Political pacts and safeguards granted to supporters of the outgoing regime proved to be key to a smooth transition to democracy in the 1980s. In the case of Chile, such safeguards were particularly important in light of the deep polarization of society. As the result of the plebiscite demonstrates, the electorate was fairly split between Pinochet supporters and Pinochet detractors. Fifty-five percent voting to throw out a dictator against forty-three percent voting to keep a dictator represented a profound difference in political preferences and managing such intense polarization successfully was not a straightforward proposition. Furthermore, the Chilean opposition remained divided across the ideological spectrum even after the plebiscite.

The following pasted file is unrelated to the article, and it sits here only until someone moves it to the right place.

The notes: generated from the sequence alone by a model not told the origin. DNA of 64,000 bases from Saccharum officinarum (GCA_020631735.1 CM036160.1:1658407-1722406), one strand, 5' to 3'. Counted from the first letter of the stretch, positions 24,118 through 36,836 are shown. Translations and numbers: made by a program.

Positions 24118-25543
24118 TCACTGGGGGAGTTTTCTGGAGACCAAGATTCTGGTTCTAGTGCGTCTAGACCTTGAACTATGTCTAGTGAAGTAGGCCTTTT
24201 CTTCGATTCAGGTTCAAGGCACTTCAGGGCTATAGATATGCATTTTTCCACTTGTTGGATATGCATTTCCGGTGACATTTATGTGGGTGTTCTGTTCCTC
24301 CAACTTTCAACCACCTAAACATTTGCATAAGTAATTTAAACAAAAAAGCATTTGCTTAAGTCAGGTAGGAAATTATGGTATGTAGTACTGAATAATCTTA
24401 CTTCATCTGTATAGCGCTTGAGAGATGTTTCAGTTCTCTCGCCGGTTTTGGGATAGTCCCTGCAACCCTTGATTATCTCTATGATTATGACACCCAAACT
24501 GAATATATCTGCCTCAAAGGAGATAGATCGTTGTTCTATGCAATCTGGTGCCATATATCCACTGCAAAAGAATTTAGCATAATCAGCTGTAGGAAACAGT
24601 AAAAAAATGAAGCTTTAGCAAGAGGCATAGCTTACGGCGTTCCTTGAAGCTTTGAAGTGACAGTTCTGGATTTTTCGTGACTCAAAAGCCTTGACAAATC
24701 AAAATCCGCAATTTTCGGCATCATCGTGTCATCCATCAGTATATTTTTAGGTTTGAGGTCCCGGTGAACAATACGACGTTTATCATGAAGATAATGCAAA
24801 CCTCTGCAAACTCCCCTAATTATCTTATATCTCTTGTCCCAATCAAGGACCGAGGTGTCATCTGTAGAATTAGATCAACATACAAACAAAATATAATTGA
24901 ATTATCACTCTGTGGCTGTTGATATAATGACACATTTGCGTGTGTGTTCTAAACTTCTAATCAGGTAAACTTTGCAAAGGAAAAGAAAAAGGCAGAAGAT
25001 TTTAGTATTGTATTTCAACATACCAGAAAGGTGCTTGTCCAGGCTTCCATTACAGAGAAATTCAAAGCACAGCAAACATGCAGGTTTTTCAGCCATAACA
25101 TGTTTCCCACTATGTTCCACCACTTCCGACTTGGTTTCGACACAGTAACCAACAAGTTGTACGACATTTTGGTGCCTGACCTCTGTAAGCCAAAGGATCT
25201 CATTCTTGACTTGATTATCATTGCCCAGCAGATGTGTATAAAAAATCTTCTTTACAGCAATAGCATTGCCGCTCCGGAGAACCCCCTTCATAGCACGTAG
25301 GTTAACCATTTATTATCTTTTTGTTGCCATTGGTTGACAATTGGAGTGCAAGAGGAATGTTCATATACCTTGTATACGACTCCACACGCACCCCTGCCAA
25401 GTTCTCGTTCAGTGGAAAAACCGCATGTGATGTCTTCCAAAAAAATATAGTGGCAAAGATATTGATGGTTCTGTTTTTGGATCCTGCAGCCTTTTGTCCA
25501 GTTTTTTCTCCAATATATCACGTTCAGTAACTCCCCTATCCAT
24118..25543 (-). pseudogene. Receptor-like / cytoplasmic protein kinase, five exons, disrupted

Unlike the case of Venezuela, the constitution allowed Pinochet to operate from a position of strength because the political transition would not take place until March 1990. In the months after he lost the plebiscite, Pinochet changed the constitution in order to safeguard the interests of those who supported his campaign, the political right. The changes to the constitution allowed him to personally retain control of the armed forces. Additionally, nine out of forty seven Senate seats were shielded from electoral politics and were given to the political right. Importantly, but informally, the opposition government that took office gave assurances to the political right that the core of Pinochet’s economic model would not be changed. In the end, the transition was successful because there were no obvious winners and losers other than Pinochet himself, who lost his grip on power. Those who pushed for the plebiscite won back democracy while those on the political right retained an important role in politics and in the economy.